It is an investment predicated on the assumption that netting new customers to fill these vessels will not be achieved by widening Crystal’s demographic appeal, but by doubling down on what they already offer. "Today’s 50 is the new 30," says Rodriguez. "Age is only a number. It’s a mindset." Hence the operator’s investment in submarines, kayaks and Zodiacs: vehicles that Crystal’s president asserts have as much appeal for baby boomers as they do for customers half their age.

The first vessels taking this assumption on board will be Crystal’s new Polar class of passenger liners. "They will have marinas like our yachts, so passengers can go down in the submarine we will have on board," says Rodriguez. "We’ll also have a landing pad and a helicopter, to conduct shore excursions and basic transfers of crew and passengers."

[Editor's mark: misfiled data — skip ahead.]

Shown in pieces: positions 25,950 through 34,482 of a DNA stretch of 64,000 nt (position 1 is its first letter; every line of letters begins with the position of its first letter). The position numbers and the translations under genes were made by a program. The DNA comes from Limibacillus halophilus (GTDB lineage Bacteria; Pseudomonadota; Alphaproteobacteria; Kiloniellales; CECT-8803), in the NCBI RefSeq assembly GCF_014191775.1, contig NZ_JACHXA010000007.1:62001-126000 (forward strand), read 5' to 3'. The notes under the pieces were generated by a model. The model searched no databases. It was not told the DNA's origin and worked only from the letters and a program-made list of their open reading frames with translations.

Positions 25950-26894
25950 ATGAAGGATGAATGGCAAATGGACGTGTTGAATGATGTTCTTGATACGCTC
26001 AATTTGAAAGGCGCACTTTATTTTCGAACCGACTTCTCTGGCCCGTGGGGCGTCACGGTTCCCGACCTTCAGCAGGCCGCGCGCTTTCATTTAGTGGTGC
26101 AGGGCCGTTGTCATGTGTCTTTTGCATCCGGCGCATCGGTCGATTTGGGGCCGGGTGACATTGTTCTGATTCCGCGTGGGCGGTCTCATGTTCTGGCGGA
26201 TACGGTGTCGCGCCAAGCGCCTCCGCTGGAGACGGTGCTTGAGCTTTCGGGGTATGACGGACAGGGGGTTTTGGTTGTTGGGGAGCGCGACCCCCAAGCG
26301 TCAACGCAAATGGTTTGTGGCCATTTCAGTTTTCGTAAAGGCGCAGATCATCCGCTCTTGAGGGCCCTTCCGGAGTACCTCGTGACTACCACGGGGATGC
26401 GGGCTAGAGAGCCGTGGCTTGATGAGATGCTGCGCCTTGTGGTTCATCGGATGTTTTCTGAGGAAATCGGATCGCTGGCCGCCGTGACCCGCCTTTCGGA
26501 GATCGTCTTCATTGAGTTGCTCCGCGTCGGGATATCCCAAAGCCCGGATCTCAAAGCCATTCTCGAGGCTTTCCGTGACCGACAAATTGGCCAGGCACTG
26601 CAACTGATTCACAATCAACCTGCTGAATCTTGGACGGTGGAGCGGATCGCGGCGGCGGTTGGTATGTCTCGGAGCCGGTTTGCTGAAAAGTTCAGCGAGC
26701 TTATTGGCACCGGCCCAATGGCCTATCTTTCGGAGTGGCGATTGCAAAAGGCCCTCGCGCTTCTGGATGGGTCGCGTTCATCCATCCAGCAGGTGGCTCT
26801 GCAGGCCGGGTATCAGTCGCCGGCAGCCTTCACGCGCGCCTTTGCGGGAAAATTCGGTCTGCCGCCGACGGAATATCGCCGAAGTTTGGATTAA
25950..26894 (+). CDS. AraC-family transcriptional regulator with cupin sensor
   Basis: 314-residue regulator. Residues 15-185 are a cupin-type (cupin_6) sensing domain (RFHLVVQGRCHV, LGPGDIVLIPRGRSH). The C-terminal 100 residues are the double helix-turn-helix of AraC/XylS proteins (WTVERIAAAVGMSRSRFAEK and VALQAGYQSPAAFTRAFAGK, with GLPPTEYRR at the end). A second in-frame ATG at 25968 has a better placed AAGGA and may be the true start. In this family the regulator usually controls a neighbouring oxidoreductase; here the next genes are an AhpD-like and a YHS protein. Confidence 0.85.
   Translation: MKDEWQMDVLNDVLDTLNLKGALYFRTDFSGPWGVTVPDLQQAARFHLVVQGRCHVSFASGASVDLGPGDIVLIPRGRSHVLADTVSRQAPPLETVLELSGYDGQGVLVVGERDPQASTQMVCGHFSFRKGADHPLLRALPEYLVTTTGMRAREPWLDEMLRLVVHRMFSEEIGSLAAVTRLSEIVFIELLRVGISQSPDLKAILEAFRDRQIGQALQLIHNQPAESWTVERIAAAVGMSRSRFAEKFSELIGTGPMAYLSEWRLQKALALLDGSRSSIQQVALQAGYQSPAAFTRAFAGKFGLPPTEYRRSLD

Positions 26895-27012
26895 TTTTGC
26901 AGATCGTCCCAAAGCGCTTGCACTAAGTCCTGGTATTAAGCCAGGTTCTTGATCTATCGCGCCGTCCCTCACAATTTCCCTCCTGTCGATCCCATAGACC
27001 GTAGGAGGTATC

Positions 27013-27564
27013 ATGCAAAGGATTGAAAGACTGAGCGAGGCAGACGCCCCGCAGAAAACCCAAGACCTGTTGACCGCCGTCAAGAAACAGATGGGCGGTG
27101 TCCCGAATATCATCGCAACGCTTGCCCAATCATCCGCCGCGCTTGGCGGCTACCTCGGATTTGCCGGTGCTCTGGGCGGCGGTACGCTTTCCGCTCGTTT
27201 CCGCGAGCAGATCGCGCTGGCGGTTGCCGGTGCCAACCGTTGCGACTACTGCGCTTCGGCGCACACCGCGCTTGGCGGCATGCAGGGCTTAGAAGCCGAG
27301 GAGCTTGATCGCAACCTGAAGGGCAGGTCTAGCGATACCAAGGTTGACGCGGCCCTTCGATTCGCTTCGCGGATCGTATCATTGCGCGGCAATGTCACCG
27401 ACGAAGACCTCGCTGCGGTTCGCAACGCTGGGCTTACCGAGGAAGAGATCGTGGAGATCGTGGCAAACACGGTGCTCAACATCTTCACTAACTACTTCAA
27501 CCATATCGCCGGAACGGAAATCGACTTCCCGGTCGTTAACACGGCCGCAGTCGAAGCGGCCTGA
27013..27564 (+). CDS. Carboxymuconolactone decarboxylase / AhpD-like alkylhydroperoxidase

Underpinning this is a faith that the experiences currently on offer at Crystal already encourage lasting growth.

"Many families consider it their wider passage to do a family reunion with us, and now, as their children have grown up with Crystal, they are coming back," says Rodriguez. "At Crystal, we have quite a legacy."

"We sold out in three days for a departure two years away, and we have 713 guests on the waiting list."

Similar priorities are on show at Seabourn. "As a brand, we focus on two groups," says Rick Meadows, the company’s CEO. "The first is a 65+ demographic. They’re a little older, well-educated and very travel-savvy. We also have another market that we really focus on – I would call them more the ‘working wealthy’ – and they’re between the ages of 45-64."